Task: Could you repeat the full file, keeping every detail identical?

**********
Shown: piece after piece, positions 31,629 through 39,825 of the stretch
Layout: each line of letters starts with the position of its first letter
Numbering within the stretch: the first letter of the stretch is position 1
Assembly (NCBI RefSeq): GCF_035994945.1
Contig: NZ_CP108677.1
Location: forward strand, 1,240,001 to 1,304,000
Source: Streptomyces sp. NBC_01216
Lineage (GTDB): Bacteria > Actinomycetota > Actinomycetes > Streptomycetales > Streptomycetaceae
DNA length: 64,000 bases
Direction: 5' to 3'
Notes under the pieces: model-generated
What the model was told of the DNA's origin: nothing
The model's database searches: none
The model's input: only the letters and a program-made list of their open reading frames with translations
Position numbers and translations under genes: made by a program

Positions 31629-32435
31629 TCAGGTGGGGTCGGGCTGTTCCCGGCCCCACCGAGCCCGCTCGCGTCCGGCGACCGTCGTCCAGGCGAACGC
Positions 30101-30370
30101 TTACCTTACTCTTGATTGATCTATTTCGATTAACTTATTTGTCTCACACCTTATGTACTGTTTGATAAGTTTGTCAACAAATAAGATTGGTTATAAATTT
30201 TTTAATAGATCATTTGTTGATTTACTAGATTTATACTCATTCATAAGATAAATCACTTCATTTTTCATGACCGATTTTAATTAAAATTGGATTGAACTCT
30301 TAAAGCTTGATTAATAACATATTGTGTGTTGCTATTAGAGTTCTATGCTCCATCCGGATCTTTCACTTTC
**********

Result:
Shown: piece after piece, positions 31,629 through 39,825 of the stretch
Layout: each line of letters starts with the position of its first letter
Numbering within the stretch: the first letter of the stretch is position 1
Assembly (NCBI RefSeq): GCF_035994945.1
Contig: NZ_CP108677.1
Location: forward strand, 1,240,001 to 1,304,000
Source: Streptomyces sp. NBC_01216
Lineage (GTDB): Bacteria > Actinomycetota > Actinomycetes > Streptomycetales > Streptomycetaceae
DNA length: 64,000 bases
Direction: 5' to 3'
Notes under the pieces: model-generated
What the model was told of the DNA's origin: nothing
The model's database searches: none
The model's input: only the letters and a program-made list of their open reading frames with translations
Position numbers and translations under genes: made by a program

Positions 31629-32435
31629 TCAGGTGGGGTCGGGCTGTTCCCGGCCCCACCGAGCCCGCTCGCGTCCGGCGACCGTCGTCCAGGCGAACGC
Positions 30101-30370
30101 TTACCTTACTCTTGATTGATCTATTTCGATTAACTTATTTGTCTCACACCTTATGTACTGTTTGATAAGTTTGTCAACAAATAAGATTGGTTATAAATTT
30201 TTTAATAGATCATTTGTTGATTTACTAGATTTATACTCATTCATAAGATAAATCACTTCATTTTTCATGACCGATTTTAATTAAAATTGGATTGAACTCT
30301 TAAAGCTTGATTAATAACATATTGTGTGTTGCTATTAGAGTTCTATGCTCCATCCGGATCTTTCACTTTC